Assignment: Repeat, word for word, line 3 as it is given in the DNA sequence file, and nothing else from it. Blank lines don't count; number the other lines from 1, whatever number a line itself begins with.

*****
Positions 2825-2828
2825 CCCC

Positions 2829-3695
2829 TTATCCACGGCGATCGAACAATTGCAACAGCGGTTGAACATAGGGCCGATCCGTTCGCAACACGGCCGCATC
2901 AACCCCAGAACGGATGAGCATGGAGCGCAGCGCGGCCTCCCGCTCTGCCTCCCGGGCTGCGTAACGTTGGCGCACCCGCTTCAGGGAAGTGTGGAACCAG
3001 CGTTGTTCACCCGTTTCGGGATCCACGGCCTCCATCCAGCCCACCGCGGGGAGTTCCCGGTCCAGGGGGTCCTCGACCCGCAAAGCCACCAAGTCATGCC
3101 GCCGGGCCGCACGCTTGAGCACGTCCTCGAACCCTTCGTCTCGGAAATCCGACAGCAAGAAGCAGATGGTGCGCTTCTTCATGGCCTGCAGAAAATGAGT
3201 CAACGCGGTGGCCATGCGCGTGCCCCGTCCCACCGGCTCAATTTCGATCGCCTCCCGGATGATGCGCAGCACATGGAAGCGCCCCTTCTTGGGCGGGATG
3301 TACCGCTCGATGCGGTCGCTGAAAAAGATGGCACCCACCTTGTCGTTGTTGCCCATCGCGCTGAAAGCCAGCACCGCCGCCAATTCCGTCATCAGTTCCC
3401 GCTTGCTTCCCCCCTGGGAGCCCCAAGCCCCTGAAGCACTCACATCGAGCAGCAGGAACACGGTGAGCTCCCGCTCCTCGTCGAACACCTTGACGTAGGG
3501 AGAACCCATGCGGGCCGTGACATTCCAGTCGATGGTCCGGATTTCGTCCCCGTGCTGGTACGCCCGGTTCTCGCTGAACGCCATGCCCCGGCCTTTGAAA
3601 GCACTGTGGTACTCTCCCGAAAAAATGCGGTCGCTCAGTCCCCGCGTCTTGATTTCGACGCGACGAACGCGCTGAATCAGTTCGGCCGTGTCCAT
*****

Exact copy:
Positions 2829-3695